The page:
Pursuing Lord Pascal
steadily. “All of that sounds delightful.”
    His eyes narrowed on her. “You mean to put me
through the hoops before you cede the game? I hadn’t picked you as
a woman who likes to torture a man.”
    Amy made a dismissive gesture. “I want to
know you a little better before I abandon a life of perfect
respectability to become your mistress.”
    “What about becoming my wife?”
    This evening, he very deliberately hadn’t
mentioned his matrimonial intentions. In Hyde Park, she hadn’t
seemed too keen. He’d hoped a couple of kisses might make her more
receptive.
    He should have known better. Although at
least she hadn’t refused him outright.
    “Becoming more familiar with you is even more
important if we’re contemplating a life together.”
    He liked the sound of that. He felt more
cheerful, despite his impatience. “You want me to court you?”
    “Yes.”
    He straightened. “I can do that.” He paused.
“What about kisses?”
    She frowned thoughtfully, as if assessing a
bullock’s readiness for market. “I can’t think when you kiss
me.”
    He liked the sound of that even better. He
smiled smugly. “Then clearly kisses must be allowed.”
    She cast him a repressive glance. “Clearly
they mustn’t.”
    He closed his eyes and groaned. “You’re going
to kill me.”
    “That would be a pity when you’re so
spectacular to look at. Every lady in London will weep at your
funeral.”
    He glowered. “You think this is all a
joke.”
    The teasing light left her eyes, and her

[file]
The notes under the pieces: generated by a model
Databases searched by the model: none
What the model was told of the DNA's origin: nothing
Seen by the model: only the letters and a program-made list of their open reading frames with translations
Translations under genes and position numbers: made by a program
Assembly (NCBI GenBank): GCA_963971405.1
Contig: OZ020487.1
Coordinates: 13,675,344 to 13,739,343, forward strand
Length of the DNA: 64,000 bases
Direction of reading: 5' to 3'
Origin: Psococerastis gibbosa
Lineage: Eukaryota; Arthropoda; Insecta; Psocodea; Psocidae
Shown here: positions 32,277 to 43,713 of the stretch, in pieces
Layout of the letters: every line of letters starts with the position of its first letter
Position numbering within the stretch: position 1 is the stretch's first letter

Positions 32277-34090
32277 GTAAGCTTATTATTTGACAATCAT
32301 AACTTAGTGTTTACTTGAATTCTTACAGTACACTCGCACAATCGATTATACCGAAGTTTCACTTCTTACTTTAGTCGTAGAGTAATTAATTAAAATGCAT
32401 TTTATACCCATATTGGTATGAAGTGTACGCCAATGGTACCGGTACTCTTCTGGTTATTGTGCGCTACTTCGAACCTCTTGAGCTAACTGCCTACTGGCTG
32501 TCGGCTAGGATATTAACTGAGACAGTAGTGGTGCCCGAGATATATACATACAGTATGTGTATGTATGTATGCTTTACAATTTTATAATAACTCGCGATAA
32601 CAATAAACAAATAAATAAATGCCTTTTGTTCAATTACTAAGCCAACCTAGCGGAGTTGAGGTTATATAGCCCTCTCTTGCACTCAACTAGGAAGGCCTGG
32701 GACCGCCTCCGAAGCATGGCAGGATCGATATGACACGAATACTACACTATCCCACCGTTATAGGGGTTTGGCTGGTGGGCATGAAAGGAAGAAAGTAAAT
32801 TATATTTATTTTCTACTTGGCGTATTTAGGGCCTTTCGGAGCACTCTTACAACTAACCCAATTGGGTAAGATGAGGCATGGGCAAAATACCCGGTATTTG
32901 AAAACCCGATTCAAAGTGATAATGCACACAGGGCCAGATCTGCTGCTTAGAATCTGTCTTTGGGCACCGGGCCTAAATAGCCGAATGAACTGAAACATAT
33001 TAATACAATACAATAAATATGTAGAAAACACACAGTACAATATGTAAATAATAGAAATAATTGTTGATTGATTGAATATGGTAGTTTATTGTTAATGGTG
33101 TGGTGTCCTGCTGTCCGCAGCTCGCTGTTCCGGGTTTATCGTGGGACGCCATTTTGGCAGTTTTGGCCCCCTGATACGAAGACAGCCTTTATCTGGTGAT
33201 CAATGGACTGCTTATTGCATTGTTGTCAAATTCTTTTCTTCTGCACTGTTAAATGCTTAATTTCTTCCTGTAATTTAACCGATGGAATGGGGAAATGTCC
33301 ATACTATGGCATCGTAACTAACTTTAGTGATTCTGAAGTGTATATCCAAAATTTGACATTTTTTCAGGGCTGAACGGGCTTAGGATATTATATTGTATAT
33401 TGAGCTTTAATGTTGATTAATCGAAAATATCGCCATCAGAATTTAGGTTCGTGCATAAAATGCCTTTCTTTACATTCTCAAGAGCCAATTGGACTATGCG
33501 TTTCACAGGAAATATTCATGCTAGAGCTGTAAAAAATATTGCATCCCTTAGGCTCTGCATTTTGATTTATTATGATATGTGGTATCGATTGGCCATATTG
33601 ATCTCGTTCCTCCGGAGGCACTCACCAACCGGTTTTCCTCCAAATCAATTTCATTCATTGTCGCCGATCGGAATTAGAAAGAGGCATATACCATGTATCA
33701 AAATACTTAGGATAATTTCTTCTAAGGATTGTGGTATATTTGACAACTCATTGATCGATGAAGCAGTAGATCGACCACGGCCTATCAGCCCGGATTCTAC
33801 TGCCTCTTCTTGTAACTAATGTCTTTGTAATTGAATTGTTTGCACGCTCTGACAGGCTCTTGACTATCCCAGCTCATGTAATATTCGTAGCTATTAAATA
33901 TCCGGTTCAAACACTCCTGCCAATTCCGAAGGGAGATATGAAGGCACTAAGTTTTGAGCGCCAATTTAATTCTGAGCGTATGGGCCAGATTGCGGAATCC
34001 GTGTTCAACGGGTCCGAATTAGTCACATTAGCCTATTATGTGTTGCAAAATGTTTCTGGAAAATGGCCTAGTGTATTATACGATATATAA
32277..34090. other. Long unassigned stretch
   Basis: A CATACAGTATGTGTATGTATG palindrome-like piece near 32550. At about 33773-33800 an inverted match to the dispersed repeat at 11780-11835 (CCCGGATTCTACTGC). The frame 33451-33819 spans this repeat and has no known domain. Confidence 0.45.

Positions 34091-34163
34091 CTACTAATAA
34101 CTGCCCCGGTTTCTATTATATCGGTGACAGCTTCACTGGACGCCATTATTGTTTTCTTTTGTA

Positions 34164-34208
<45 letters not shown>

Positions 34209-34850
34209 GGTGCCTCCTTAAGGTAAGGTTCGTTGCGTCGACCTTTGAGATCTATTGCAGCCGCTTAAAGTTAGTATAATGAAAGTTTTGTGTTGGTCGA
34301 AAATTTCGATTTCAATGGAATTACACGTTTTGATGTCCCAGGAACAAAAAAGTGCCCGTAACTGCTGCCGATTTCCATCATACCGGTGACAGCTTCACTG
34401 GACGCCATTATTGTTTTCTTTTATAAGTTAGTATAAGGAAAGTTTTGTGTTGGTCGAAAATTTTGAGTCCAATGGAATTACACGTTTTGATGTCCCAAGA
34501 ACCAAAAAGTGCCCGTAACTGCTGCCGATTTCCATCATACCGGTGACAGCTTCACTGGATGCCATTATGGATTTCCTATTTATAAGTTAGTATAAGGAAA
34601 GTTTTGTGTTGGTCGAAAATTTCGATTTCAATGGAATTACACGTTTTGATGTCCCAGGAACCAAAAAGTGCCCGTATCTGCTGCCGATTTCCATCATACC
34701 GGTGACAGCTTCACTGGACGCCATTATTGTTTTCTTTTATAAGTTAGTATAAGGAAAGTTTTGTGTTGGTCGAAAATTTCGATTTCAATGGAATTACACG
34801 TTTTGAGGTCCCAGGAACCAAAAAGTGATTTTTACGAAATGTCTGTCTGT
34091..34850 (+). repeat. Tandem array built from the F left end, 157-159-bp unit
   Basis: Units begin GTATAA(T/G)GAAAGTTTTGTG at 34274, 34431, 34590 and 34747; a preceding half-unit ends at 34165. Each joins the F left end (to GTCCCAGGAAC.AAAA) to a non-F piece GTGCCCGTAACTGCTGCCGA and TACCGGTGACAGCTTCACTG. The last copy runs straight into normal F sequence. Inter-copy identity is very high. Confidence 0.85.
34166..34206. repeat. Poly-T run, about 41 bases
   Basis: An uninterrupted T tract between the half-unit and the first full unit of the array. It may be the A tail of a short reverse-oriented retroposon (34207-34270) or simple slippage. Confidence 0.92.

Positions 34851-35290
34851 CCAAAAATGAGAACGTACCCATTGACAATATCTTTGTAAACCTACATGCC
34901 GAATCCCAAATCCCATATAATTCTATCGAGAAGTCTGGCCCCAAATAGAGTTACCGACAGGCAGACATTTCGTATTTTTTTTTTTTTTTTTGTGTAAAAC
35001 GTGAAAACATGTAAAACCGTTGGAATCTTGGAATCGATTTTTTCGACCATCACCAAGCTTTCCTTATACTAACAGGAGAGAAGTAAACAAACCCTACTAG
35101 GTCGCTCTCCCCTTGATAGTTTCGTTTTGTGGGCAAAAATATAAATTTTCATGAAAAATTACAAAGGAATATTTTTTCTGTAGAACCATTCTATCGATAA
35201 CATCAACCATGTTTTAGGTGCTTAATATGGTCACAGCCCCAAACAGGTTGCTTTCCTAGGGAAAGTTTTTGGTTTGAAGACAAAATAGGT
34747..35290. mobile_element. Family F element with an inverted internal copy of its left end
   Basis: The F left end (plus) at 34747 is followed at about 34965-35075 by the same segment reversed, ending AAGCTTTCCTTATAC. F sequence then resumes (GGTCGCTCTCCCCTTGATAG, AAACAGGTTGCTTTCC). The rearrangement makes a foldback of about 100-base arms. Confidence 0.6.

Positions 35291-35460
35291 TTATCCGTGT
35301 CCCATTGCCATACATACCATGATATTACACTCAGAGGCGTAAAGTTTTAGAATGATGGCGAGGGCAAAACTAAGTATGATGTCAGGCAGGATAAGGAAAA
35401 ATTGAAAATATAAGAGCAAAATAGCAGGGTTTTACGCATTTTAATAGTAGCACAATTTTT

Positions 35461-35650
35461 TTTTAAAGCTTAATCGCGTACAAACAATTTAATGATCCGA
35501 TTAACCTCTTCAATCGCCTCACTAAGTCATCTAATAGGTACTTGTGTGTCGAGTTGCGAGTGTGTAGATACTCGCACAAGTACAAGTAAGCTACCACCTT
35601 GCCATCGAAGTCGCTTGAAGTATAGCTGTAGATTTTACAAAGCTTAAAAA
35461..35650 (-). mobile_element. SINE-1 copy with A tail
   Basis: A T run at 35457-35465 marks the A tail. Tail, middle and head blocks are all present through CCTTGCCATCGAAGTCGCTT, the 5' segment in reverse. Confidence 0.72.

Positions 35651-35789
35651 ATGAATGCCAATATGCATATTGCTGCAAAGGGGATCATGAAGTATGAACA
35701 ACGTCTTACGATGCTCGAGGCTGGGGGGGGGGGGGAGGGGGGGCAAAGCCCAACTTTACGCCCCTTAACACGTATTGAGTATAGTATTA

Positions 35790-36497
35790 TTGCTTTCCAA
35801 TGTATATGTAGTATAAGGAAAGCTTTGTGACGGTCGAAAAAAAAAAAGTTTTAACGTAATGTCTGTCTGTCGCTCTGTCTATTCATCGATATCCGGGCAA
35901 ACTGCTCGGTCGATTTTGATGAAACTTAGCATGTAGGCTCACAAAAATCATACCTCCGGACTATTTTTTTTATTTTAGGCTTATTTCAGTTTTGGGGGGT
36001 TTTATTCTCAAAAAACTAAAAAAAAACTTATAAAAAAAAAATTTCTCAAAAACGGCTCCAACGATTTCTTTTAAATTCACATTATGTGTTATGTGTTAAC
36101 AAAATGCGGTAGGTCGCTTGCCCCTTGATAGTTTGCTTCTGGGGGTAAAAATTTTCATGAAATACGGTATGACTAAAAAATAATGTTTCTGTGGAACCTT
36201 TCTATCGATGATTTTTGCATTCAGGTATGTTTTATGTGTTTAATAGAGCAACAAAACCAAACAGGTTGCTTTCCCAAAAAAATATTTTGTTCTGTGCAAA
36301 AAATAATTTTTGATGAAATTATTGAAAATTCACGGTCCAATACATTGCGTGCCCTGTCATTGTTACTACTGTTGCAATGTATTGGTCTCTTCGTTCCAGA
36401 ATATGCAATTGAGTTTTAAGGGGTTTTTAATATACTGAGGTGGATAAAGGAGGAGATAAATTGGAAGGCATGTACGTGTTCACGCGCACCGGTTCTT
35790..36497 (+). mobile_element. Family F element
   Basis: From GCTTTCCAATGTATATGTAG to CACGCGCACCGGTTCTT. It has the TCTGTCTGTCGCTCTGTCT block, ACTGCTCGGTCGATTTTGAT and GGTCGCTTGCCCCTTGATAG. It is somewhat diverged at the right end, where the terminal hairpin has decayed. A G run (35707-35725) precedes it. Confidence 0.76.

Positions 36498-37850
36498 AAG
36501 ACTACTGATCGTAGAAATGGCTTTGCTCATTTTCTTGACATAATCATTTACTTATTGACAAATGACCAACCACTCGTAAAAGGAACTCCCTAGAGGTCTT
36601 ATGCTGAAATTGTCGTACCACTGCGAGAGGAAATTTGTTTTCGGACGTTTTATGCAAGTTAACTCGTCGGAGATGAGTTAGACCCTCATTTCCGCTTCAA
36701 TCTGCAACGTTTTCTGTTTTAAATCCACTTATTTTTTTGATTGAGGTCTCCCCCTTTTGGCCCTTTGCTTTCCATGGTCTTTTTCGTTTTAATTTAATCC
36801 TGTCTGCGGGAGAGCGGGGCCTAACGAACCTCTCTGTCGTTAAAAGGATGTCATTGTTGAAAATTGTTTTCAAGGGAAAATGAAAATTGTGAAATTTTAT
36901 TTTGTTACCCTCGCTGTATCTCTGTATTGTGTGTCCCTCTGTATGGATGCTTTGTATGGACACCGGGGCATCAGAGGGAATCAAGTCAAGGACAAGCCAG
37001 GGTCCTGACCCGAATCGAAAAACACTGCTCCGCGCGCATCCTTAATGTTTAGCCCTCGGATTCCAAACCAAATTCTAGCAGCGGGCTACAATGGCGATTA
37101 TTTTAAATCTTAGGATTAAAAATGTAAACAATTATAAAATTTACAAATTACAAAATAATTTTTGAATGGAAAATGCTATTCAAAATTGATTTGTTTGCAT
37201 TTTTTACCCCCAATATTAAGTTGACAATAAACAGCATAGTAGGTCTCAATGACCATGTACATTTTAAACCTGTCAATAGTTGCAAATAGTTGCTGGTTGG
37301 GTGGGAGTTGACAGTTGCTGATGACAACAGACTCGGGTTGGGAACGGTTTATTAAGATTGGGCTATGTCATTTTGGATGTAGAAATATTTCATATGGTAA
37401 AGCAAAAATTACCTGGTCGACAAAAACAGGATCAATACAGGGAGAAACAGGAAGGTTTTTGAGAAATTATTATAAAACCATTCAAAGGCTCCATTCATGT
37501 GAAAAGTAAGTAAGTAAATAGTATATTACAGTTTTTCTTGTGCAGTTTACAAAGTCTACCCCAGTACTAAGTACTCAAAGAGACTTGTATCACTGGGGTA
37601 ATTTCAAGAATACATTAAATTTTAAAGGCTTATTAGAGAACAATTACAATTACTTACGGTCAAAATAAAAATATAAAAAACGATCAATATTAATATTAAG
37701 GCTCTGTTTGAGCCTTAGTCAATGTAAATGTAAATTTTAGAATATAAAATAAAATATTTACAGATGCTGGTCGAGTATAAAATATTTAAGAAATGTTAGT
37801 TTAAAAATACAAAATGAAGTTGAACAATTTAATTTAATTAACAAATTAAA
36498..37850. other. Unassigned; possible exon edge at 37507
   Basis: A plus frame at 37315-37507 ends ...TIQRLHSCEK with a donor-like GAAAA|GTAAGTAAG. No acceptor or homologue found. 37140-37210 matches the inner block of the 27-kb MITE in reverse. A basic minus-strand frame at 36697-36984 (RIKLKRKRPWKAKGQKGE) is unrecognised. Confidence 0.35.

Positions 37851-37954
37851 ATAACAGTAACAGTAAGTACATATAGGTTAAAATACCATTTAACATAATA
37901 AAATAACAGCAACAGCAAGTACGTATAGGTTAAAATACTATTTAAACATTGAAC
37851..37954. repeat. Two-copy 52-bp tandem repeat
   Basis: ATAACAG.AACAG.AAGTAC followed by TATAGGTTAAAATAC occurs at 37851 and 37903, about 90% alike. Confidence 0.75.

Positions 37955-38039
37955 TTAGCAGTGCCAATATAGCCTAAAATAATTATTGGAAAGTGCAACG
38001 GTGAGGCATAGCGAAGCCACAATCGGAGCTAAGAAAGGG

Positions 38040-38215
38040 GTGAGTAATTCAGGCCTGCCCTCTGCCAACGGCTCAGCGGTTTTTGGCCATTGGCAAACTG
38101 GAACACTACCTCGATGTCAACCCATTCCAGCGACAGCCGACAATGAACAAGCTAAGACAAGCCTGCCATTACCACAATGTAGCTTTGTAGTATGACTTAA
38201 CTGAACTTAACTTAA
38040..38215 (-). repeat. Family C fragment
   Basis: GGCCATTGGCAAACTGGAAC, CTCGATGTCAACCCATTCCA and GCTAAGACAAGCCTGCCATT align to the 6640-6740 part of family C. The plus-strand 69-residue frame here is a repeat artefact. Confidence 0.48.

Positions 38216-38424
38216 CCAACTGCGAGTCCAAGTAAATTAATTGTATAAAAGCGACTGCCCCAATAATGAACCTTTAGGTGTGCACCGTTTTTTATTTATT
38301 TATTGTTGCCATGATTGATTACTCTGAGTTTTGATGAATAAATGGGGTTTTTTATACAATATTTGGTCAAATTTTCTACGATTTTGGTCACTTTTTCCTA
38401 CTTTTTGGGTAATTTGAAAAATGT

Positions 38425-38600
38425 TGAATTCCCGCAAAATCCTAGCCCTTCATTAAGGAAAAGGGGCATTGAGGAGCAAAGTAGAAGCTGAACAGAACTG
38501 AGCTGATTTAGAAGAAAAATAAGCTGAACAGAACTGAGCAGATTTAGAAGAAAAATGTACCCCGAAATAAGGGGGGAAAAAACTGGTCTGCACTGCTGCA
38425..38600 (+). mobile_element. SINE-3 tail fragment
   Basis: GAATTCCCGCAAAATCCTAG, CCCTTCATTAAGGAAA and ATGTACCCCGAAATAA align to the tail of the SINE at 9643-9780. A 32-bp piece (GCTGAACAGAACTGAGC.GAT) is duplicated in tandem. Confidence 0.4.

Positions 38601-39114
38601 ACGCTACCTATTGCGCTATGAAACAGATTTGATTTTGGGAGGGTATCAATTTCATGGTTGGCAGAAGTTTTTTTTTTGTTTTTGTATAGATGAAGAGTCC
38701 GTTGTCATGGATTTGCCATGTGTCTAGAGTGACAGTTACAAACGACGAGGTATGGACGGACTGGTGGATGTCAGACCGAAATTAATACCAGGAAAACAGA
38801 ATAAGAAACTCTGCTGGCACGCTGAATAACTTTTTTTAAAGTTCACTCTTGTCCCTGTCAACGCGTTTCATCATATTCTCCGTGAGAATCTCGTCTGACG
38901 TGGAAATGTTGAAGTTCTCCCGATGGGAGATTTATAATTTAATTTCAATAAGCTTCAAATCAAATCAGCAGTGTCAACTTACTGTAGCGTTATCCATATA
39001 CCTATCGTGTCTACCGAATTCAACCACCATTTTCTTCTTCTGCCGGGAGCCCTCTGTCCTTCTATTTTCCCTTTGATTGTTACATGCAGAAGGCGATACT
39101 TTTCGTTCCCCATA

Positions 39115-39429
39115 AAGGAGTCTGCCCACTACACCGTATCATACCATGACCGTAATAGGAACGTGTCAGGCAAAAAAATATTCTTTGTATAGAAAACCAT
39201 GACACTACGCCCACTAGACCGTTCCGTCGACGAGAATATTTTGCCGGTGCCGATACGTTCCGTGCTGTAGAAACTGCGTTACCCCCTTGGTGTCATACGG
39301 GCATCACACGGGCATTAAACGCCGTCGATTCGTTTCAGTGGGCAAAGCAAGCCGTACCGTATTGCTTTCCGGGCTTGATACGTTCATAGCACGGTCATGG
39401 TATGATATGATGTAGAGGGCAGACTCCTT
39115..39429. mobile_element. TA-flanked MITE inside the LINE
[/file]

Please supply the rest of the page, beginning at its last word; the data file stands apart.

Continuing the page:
expression turned austere. “Not at all. I just want to make sure you don’t think it’s a joke. I know it’s hopelessly
provincial of me, but if I give myself to a man, I want him to
value my surrender.”
    Pascal could hardly blame her for mistrusting
him. The irony was that he was more sincere than he’d ever been
with a woman he wanted. Any promises he made to Amy, he meant.
    He realized with a shock that while he’d
launched this pursuit to marry her money, now he’d willingly take
her in her petticoat and beg on the high roads to keep her in
fripperies.
    After two damnable days.
    The Good God knew what a wreck he’d be by the
time he’d wooed her into taking him seriously. He’d be babbling
nonsense and howling at the moon.
    “You’re enjoying this,” he accused.
    She nodded. “Most definitely. I came down
from Leicestershire, afraid that society would laugh me back home
again. Now I’ve got London’s handsomest man begging for a moment of
my time. Frankly, I’m ecstatic.”
    “I’m more than just a pretty face,” he said
resentfully, although his looks had brought him more benefits than
disadvantages, so he had no right to quibble.
    Until now, when the first woman he really
wanted dismissed him as a lightweight.
    The problem was he remained unconvinced he
was anything else. Why demonstrate character, when a smile brought
him everything he wanted?
    But as he registered Amy’s expression, he
knew he’d have to dig deep and produce something more substantial
than easy charm if he meant to win her.
    “Prove it,” she said implacably.
    Fleetingly he contemplated giving up the
chase. He could stroll away now and take on one of the little
henwits he’d so dreaded marrying. Lucy Compton-Browne or Cissie
Veivers. Dash it, a proposal to either chit tomorrow, and his
worries were over.
    No mess. No fuss.
    No joy.
    It was too late. He was lost. Caught by a
lovely face, and a brilliant mind, and a heart too fine for a
careless brute like him. Which didn’t mean he planned to
retreat.
    He faced the inescapable fact that he didn’t
want some ingénue with a fat dowry. He wanted Amy Mowbray, who
might come with a fat dowry, but who also proved herself more
complicated by the minute.
    He sighed, resistance flowing away. She
wanted to be courted. Then dash it all, he’d court her.
    He bowed as if they were in a drawing room,
instead of in the corner of a garden where he’d just been kissing
her. “Lady Mowbray, it

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